Note the common denominator emerging here. For those who are still scratching their heads, I’ll spell it out:

Credentials are measurable.

They can be quantified easily — number of degrees, number of medals, number of years, number of basis points, etc.

As such they are good proxies for evaluating one’s worth. They make sense in the recruitment industry — an industry that requires its players to McDonaldise human evaluation to survive as profitable businesses. It works for us too. At a cocktail party, we use credentials to quickly work out who to schmooze with and who to merely smile politely at. For that matter, our very DNA as a result of millions of years of evolutionary honing make us at a very primal level el primo credentialists. Things like anatomical symmetry, facial and body hair, fat in the right places are proxies for evaluating heritable fitness. Thus even in the mating game, we rely on biological credentials (which to be honest, is also a factor to reckon with in a cocktail party).

Credentials are also very handy. Just announce that you are a lawyer and suddenly everyone grants you summary license to dish out your views on the Constitution. Tell them you are a doctor, and you suddenly become attractive to the average Gray’s Anatomy fan. Credentials play well into the human mind’s continuous effort to symbolise and classify everything it perceives.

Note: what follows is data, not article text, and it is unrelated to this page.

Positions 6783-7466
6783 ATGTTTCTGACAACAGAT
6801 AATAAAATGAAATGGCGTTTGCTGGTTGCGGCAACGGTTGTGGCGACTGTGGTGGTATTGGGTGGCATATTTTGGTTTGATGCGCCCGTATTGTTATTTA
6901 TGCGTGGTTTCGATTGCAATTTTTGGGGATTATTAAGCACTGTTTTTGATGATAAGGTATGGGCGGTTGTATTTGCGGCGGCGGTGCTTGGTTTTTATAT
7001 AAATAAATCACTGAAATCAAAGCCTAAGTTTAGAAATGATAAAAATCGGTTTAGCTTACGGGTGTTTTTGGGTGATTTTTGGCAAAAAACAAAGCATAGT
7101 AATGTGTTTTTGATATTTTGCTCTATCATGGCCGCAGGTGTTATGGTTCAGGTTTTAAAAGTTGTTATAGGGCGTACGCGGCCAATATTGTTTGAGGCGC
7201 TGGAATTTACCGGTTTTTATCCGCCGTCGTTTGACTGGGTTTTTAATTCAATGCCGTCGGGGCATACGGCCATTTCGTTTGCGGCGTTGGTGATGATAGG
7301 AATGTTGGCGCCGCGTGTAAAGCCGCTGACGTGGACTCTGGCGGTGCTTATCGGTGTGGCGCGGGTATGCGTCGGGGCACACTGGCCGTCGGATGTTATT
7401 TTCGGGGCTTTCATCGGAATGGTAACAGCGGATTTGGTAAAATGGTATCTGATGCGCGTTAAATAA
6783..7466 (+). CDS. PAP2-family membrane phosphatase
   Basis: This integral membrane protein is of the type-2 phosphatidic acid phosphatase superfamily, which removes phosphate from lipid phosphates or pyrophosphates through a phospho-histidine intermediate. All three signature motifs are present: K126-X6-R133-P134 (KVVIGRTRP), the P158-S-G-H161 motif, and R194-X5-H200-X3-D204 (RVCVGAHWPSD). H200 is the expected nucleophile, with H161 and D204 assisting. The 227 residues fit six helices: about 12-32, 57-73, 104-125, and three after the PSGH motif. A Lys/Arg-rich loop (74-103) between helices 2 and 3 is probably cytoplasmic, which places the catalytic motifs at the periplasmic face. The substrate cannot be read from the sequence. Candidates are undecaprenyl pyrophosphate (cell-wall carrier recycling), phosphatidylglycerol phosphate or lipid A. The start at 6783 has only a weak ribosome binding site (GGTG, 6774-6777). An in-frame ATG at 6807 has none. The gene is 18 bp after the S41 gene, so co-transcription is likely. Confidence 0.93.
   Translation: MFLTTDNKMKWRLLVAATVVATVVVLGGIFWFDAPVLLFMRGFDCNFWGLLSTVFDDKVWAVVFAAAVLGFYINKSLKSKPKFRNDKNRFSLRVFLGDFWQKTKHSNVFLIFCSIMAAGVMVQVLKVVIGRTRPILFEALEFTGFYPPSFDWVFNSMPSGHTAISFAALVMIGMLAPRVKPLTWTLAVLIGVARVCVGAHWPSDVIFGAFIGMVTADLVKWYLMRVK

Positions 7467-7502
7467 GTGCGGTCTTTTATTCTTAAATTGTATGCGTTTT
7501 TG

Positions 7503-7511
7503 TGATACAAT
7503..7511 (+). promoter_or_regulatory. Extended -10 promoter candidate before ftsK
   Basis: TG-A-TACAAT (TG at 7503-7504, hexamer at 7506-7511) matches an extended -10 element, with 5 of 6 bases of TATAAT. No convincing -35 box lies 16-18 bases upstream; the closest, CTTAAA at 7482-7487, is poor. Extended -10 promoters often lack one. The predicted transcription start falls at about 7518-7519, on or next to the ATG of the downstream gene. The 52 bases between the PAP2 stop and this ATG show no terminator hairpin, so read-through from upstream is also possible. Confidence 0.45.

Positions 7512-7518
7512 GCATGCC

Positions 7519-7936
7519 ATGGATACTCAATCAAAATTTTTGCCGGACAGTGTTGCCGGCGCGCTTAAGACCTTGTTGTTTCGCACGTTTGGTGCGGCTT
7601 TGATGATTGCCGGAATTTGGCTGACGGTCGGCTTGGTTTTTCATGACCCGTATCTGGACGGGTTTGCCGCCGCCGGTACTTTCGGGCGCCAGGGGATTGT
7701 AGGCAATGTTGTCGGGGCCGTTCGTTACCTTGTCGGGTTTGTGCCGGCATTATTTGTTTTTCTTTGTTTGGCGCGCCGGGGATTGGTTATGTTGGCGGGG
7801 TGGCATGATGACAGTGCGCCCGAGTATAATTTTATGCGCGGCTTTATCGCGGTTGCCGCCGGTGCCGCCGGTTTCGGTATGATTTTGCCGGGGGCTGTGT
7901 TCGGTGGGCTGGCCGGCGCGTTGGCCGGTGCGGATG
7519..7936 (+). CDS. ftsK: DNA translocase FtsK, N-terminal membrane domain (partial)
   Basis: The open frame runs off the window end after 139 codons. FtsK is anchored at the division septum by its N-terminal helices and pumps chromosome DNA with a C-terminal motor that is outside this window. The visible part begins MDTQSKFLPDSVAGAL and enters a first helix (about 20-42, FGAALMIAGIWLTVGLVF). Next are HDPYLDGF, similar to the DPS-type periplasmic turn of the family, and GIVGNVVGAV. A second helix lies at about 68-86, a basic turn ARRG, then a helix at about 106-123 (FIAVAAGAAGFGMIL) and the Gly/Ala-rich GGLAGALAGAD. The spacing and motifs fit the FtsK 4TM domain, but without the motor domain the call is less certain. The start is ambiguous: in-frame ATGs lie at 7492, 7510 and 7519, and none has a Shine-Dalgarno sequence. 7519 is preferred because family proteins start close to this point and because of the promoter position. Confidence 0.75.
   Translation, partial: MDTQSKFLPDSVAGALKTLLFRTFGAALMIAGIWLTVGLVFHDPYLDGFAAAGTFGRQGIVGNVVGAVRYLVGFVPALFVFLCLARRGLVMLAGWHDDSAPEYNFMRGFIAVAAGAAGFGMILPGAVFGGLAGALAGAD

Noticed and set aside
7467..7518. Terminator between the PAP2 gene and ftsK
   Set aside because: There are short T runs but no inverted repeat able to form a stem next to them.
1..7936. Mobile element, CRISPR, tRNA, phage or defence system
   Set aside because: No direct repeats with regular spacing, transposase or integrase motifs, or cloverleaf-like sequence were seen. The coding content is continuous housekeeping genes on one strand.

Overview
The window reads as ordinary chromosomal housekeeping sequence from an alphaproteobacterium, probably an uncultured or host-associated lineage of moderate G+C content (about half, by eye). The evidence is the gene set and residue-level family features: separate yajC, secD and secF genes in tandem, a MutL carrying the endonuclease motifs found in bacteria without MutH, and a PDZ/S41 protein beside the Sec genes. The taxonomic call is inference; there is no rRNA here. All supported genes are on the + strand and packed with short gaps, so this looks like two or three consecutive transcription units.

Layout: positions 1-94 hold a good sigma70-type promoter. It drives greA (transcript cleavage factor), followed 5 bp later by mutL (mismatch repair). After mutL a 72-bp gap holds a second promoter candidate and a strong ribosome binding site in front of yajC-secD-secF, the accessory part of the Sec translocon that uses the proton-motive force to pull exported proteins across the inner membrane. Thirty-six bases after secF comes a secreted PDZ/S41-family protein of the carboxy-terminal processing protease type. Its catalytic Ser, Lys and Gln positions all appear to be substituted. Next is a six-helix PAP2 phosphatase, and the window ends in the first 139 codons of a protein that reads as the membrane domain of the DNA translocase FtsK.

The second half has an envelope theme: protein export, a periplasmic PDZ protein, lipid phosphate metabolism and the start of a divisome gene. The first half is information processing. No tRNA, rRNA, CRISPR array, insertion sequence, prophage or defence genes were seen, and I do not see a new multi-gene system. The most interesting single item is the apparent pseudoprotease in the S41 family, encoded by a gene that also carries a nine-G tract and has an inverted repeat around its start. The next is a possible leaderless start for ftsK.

Credentials are a good tool for, say, shortlisting applicants for evaluation when filling a job vacancy. A good text search facility will do the job quite effectively in a database of jobseekers. However, it takes an astute interviewer to recommend a handful of candidates to their client. And even then, it will take several more months (or as the case may be, a six-month “probationary” period) before a person fully proves his worth in the organisation.